Intercourse around the time of embryo transfer

Research output: Chapter in Book/Report/Conference proceedingChapter

Abstract

In vitro fertilization treatment breaks the normal nexus between sexual intercourse and conception. Many couples abstain from intercourse around the time of embryo transfer as they fear that uterine contractions at orgasm or pressure created by penile contact with the cervix may dislodge the embryo. Furthermore, many doctors actively discourage their patients from having intercourse around the time of embryo transfer as they are concerned that it may produce painful rupture of ovarian follicles or super-fecundity related to natural and IVF conception [1]. Despite these concerns, there is a substantial body of evidence supporting the need for exposure of the female reproductive tract to semen/seminal plasma around the time of embryo implantation in order to maximize reproductive efficiency. Several animal studies have identified that components of seminal plasma have the ability to improve embryo development and implantation rates in vivo [2]. For example, removal of the seminal plasma producing male accessory sex glands of rodents does not preclude natural conception but does result in impaired blastocyst development and pregnancy outcomes [3]. Therefore, it is apparent that a policy of abstinence around the time of embryo transfer may not only be unnecessary but potentially detrimental. This chapter will examine the evidence suggesting why intercourse around the time of embryo transfer is beneficial to IVF outcomes.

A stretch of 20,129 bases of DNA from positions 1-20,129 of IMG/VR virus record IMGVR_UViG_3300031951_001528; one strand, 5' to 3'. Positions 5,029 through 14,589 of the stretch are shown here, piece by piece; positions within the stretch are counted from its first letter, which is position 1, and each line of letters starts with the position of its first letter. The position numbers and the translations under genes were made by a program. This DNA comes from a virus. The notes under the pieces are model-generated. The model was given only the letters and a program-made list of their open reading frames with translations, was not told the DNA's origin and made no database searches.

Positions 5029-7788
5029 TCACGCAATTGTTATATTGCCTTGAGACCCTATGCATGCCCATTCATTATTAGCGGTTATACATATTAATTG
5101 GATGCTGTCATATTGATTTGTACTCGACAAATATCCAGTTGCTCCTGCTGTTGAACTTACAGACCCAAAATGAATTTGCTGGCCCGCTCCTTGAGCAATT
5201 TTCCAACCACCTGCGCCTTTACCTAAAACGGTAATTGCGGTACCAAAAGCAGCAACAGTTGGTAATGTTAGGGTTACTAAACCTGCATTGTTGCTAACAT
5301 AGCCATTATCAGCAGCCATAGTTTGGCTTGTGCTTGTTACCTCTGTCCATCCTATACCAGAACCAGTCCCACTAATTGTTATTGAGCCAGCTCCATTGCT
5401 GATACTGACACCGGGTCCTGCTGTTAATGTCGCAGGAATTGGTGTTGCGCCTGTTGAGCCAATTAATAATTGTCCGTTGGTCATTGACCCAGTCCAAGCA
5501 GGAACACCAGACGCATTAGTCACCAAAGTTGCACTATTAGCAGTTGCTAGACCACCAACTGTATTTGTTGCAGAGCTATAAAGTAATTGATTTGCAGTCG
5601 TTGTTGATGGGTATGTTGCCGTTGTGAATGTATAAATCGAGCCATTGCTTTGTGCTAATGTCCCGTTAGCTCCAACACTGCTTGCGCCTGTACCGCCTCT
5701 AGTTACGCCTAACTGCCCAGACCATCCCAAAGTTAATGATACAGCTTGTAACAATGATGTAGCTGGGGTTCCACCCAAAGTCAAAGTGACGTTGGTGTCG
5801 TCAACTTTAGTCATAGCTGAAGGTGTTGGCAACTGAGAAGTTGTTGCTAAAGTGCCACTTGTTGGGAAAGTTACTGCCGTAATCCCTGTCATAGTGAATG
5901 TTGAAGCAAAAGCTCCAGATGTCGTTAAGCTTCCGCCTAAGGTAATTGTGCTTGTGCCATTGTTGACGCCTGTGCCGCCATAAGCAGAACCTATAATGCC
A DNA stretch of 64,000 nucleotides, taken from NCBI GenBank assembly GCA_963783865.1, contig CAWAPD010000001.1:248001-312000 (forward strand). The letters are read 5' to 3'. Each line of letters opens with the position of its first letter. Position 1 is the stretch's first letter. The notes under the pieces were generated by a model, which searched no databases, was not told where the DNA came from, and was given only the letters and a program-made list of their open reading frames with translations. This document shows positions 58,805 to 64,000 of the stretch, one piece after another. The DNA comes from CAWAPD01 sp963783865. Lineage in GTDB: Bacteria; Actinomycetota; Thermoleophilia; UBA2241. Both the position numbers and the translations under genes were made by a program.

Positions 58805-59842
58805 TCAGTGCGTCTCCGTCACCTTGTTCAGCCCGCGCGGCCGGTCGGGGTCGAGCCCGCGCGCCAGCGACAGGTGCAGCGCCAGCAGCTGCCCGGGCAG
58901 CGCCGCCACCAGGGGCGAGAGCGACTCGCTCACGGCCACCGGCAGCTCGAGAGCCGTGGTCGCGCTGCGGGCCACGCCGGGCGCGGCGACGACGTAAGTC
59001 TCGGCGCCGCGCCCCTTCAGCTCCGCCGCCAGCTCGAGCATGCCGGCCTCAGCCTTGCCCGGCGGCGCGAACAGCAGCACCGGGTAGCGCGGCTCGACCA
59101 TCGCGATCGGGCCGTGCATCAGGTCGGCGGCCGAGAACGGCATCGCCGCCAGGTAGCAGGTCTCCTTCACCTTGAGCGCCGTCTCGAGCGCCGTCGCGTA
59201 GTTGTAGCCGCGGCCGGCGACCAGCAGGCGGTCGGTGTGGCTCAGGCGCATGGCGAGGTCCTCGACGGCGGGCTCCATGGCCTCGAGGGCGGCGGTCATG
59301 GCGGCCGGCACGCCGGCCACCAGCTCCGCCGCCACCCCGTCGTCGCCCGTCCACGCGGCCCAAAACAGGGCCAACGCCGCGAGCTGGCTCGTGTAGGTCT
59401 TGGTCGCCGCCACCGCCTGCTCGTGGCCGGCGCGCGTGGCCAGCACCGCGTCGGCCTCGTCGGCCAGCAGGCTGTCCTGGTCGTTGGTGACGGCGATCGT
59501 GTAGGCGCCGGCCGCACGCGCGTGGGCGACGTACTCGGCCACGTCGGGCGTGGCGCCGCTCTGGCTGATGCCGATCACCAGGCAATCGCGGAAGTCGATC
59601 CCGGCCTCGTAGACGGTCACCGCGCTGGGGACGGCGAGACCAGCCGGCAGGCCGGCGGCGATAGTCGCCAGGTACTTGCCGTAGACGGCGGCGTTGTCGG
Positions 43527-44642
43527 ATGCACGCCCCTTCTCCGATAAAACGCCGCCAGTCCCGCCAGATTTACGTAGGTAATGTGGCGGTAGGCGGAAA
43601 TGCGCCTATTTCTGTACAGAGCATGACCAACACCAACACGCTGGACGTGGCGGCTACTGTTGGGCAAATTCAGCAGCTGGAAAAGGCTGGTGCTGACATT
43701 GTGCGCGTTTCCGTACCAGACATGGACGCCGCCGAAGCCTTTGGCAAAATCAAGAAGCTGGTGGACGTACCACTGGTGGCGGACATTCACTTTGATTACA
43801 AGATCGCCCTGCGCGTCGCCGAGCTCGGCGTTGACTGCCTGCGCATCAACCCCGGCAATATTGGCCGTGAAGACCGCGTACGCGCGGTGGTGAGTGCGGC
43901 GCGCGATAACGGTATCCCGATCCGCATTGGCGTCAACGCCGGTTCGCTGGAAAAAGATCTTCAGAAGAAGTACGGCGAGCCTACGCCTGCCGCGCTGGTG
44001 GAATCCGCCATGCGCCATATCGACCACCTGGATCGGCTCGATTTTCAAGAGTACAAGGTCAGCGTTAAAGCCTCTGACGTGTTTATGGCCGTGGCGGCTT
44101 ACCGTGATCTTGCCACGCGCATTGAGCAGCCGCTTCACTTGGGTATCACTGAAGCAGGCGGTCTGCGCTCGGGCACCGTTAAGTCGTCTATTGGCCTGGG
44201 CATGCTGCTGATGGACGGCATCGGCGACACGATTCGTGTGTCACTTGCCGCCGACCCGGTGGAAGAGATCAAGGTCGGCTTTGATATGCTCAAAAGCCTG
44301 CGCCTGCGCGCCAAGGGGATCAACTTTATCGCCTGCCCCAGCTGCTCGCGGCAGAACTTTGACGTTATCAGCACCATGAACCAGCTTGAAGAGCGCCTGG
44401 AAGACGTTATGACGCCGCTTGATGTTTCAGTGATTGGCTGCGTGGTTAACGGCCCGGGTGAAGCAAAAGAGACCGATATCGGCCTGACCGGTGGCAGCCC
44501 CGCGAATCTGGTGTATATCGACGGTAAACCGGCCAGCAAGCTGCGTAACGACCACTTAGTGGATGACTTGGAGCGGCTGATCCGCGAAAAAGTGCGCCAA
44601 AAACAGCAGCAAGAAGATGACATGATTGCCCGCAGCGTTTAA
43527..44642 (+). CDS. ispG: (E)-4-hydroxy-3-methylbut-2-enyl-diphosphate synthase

Original languageEnglish
Title of host publicationHow to Improve your ART Success Rates
Subtitle of host publicationAn Evidence-Based Review of Adjuncts to IVF
EditorsGab Kovacs
PublisherCambridge University Press
Pages181-183
Number of pages3
ISBN (Electronic)9780511894756
ISBN (Print)9781107648326
DOIs
Publication statusPublished - Jun 2011
Externally publishedYes

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  • Cite this

    Tremellen, K. P. (2011). Intercourse around the time of embryo transfer. In G. Kovacs (Ed.), How to Improve your ART Success Rates: An Evidence-Based Review of Adjuncts to IVF (pp. 181-183). Cambridge University Press. https://doi.org/10.1017/CBO9780511894756.035